By Taylor Powell
A group of more than 40 Butler students traveled to New Orleans over Thanksgiving break in order to help the Hurricane Katrina rebuild effort, tour the city and celebrate diversity.
Butler’s Diversity Center, located in Atherton 004, sponsored the 2013 Volunteer-Study Tour for a randomly selected group of students—a mix of international, Diversity Center organization members, Greek and various other Butler students.
Throughout the trip, students participated in a haunted history tour, alligator tour, went to a Hurricane Katrina museum and much more.
The trip was not only educational, but also rewarding and fun.
Students also had the chance to experience the diverse and lively Bourbon Street area and immerse themselves in the culture of the city at the annual Po Boy Festival.
On the final day of the tour, students split into three groups. Each group traveled to a different home in the ninth ward to help finish houses so the owners could move back in before the holidays.
Valerie Davidson and Bobbie Gibson, director and assistant director of the Diversity Center, respectively, served as advisors on the trip.
Gibson said her favorite part, other than the volunteering, was the bus ride home. During it, there was more chatter between students who may not have spoken to each other on the ride down.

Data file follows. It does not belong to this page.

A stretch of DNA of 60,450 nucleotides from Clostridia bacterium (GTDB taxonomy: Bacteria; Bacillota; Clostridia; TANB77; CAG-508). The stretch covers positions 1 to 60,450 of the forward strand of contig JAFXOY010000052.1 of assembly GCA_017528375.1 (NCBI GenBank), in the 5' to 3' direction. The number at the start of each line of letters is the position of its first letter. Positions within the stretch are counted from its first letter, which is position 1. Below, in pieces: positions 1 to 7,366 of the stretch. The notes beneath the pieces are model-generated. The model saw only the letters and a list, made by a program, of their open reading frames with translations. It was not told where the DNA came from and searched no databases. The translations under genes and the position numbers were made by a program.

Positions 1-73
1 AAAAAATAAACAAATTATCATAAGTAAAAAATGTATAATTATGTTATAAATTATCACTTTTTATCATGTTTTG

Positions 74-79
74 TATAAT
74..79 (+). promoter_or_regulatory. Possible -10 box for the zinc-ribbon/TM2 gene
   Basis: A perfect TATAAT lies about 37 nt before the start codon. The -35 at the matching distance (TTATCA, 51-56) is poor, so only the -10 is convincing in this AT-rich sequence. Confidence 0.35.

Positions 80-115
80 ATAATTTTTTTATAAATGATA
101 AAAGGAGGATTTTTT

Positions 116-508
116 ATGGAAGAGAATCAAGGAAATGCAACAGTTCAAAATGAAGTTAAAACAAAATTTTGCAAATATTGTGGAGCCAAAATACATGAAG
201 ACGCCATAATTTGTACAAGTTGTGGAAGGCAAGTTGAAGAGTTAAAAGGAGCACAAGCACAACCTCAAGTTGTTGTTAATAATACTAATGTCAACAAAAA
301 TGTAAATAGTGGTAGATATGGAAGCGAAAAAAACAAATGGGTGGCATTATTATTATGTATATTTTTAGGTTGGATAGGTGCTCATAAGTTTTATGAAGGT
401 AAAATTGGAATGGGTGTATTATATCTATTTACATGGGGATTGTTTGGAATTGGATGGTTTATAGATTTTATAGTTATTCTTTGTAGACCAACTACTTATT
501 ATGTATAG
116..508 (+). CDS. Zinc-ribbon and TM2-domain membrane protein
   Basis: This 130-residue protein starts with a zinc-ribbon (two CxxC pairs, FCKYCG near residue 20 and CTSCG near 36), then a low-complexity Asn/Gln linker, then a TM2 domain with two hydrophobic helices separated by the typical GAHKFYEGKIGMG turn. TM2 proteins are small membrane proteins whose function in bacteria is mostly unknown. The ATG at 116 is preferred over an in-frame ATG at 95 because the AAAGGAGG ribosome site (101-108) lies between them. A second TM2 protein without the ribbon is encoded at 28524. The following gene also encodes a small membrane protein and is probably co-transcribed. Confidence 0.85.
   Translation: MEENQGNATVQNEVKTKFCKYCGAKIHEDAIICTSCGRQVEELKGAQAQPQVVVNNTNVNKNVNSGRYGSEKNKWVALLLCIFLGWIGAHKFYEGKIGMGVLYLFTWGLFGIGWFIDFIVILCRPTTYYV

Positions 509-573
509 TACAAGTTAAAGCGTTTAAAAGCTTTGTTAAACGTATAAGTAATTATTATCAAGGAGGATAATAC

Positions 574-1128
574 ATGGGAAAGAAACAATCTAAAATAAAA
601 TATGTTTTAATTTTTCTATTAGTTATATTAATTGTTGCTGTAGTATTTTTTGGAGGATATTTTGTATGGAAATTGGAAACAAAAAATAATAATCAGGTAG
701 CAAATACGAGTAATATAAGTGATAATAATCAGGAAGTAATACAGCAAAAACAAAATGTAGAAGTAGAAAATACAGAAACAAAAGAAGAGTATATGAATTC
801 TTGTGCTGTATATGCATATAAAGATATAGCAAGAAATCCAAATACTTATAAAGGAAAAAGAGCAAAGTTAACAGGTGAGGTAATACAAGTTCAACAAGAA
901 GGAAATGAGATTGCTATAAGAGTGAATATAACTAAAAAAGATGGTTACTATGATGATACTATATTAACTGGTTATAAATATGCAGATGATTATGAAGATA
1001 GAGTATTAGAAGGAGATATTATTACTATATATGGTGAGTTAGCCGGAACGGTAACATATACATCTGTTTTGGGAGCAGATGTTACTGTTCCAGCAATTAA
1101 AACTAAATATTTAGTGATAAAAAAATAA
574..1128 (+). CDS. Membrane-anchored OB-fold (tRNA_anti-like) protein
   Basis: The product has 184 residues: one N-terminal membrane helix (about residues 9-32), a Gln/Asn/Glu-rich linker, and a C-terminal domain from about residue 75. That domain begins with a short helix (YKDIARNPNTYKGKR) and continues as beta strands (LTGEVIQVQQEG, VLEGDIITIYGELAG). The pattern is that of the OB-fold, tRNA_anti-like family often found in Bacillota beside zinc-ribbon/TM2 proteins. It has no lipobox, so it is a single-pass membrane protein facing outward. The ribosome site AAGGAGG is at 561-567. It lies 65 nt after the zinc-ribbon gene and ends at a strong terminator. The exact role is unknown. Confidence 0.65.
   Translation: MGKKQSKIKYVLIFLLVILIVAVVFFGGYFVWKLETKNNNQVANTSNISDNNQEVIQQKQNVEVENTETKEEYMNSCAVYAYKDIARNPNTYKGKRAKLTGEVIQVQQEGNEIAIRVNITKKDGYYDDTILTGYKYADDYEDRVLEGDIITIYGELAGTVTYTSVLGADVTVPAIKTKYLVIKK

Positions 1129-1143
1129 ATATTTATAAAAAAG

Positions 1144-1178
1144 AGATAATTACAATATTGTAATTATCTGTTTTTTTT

“There are students who walk across campus every day that don’t speak to one another, don’t know each other,” Gibson said. “And I think what this trip does is it brings people together, people who ordinarily would not have anything in common.”
When I transferred to Butler University, the Diversity Center played a pivotal role in my efforts to make friends and locate campus resources.
This was not because I am a minority, but because the center is welcoming to all students.
That being said, students from different years in school, different majors and different parts of campus were able to provide me with assistance in areas a pamphlet or website would otherwise not be able to.
This trip was just another advantage of having such an excellent Diversity Center.
The cost was only $130, making it quite affordable.
However, raising the trip cost to this year’s price was hard for the Diversity Center directors, Gibson said.
Her hope is that the trip continues to grow, and for a possible spring trip in the coming years.
“We can do anything we want if we have the money,” Gibson said. “Part of it is that we want it accessible to students… We can’t make it a $500 or $600 trip. That’s ludicrous.”
Butler should recognize the importance of the annual Volunteer-Study Tour, and take into consideration more funding for a second yearly trip.
Seeing the smile on my team’s homeowner’s face was worth the bus breakdown, rain and cold weather. She was genuinely thankful for our help.
Nothing brings people together more than making change.